He lifted his head slowly, careful to keep the scrub brush in front of him so that he wouldn’t be seen against the desert sky. It was filled with a thousand lights and the moon was in her glory. It was only the desert itself that was full of darkness and death.
Jubal noted the position of the guards. In true Roman style they were in plain sight and in numbers.
A show of strength would not be enough, not tonight.
“We are prepared to die for our freedom. Is Rome ready to die for our slavery?” Jubal chanted to himself. “Our hunger for freedom is our strength.” Fear and excitement raced through his veins in their haste to be heard above his litany of courage.
“The Jewish flea has become a wasp and the sting will be felt in Rome herself.” Jubal grinned as he waited breathless and tense in the darkness. It was almost time to go back. For months they had harassed the Roman legions that had come down from Syria to put down the rebellion.
The Romans have been sloppy, but any advantage was a good advantage. They had twice driven off their horses. They had attacked with slings and arrows from the dark hills every night with loud noises and shouts so that the Romans leapt to defend themselves over and over again until they were exhausted. To engage them in open battle was no part of their plans so they disappeared into the darkness after every encounter like the spirits of the night.
They had followed three scouting parties trapping them and destroying them to a man. There would be no chesed, no mercy. They had led their pursuers into narrow, rocky defiles where stones were thrown down on them, killing and maiming those unlucky enough to be on the edge of the march.
“The Lord will send hornets before you to drive them out.” Jubal quoted the Torah. An ancient promise was about to be fulfilled.
There was movement in the camp below and Jubal lifted himself up to see better. Immediately he felt the loose skree under him start to move. He froze, every muscle tense with the expectation of disaster, holding his breath and praying that he would not start to slide. Stones and pebbles bounced down the hill behind him. The soft echo from the walls of the cliff worried him. He wasn’t afraid of falling. It was the sound that was a danger to him now.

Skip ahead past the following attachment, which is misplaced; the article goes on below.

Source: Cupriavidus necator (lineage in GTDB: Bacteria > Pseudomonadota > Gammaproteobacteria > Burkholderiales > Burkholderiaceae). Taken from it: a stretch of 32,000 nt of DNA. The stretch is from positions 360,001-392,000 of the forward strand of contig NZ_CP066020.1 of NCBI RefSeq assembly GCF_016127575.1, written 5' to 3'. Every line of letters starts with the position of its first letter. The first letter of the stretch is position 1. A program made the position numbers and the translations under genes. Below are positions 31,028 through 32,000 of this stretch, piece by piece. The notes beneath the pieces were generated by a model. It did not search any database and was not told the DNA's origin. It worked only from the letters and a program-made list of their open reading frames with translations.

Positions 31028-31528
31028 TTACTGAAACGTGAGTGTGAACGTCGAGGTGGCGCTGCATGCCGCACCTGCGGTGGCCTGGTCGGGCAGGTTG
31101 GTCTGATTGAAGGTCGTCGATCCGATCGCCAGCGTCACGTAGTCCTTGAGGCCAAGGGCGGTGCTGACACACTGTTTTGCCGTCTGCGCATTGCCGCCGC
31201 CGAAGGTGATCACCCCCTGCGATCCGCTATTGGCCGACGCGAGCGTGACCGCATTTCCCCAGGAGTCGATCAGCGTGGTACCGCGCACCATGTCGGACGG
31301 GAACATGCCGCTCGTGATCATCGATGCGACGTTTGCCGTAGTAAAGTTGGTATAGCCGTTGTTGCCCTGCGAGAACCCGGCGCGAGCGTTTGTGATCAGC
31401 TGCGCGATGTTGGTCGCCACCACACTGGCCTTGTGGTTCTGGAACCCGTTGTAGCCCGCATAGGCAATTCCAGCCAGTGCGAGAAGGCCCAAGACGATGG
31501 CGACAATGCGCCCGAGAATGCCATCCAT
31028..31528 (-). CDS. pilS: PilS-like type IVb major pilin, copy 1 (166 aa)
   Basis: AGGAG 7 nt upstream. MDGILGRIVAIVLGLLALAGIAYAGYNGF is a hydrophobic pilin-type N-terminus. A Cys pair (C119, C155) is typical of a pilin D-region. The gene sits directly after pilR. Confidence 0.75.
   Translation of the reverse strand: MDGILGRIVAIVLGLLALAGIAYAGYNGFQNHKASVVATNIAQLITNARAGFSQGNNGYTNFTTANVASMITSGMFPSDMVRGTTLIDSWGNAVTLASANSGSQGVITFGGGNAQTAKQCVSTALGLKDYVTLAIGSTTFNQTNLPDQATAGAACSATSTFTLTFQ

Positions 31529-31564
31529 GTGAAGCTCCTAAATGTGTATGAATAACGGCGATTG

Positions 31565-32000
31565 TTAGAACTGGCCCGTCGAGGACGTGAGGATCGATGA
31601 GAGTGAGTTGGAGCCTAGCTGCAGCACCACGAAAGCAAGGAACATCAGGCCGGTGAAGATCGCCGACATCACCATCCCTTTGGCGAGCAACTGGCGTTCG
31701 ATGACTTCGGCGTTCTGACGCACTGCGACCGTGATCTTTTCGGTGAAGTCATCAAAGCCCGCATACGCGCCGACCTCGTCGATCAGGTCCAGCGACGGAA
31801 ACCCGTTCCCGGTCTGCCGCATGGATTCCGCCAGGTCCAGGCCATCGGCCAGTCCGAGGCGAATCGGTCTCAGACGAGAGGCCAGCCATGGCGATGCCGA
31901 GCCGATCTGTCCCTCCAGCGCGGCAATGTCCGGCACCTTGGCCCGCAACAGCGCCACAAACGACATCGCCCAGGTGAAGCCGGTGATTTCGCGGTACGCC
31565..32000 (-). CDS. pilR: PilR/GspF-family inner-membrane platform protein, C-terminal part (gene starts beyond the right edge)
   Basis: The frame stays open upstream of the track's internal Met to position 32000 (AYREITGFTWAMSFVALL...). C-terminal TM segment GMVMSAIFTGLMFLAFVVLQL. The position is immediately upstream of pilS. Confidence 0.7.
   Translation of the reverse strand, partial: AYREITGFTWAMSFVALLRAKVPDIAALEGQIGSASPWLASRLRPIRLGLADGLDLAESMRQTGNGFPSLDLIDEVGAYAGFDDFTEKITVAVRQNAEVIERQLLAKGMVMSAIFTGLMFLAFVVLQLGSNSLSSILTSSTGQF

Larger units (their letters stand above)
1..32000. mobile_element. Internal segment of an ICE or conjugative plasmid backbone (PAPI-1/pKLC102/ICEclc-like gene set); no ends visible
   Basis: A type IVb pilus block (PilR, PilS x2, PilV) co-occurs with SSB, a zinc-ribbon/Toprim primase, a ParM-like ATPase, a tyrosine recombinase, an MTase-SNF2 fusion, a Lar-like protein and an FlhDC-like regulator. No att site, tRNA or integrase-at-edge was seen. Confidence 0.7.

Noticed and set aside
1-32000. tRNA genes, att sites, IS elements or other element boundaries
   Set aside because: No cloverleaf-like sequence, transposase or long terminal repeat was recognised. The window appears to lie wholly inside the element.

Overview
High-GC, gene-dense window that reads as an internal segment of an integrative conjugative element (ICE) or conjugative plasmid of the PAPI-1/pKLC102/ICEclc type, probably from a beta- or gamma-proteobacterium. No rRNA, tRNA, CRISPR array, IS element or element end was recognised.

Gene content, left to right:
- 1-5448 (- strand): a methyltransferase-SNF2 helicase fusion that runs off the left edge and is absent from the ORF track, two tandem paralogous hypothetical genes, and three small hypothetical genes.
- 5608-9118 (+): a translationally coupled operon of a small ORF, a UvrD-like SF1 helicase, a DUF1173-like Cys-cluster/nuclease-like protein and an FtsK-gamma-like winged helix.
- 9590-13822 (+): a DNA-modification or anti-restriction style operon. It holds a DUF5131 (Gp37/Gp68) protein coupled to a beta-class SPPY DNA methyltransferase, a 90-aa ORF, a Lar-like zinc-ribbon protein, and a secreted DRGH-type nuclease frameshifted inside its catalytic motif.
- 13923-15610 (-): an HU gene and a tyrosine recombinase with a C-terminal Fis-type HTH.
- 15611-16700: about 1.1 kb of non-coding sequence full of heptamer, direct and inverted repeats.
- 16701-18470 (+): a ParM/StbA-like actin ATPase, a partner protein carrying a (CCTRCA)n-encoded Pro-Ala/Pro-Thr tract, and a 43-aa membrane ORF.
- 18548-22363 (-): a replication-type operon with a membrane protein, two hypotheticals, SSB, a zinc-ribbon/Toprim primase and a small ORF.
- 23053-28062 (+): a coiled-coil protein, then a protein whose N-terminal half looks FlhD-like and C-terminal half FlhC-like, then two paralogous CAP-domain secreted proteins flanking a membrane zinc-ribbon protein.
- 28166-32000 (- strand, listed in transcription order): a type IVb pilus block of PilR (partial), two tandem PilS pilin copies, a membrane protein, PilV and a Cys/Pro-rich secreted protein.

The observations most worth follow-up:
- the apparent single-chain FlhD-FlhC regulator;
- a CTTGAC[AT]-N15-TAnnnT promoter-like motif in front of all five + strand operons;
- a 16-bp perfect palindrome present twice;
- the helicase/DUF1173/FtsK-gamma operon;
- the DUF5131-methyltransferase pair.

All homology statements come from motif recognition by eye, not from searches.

He was perched on a steep slope where no man could walk. It had taken him a long time to crawl into this position to see into the enemy camp. He moved a hand upward to grab the base of the bush above him but he felt himself start to go. Another slide of pebbles and stones bounced away into the darkness below as he hugged the heat of the desert sand and dug his toes into the earth. With his fingers he got hold of a piece of solid ground and held on. For the moment it was working.
He relaxed his cramped muscles for a moment. The rivulets of sweat running down his back chilled him in the cool of the desert night. Finally he worked his right foot onto an outcropping of sandstone and reached up again to grab the scrub brush above him. Slowly he pulled himself up, desperation and caution in fierce competition. He had to find out what was happening.
As soon as he looked down into the enemy camp, he knew he was in trouble. They were coming. Already they were half way to his position with swords drawn. He could see others circling around behind him. There was no more need for stealth so Jubal leapt to his feet, sliding and scraping down the skree slope in a desperate race for safety.
He skipped down the rocks in the darkness like a mountain goat. What he had seen in that last quick glance into the enemy camp, had given him wings to speed him on. His commander had been right. The Romans were breaking camp in the middle of the night.
They needed to attack now, without delay. He had to get back. There was no time to lose. Jubal whooped and ran like he had never run before.
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The Temptations of the Cross by Bert A. Amsing
Copyright © 2012 by vanKregten Publishers. All rights reserved.
Footnotes and references included in original manuscript.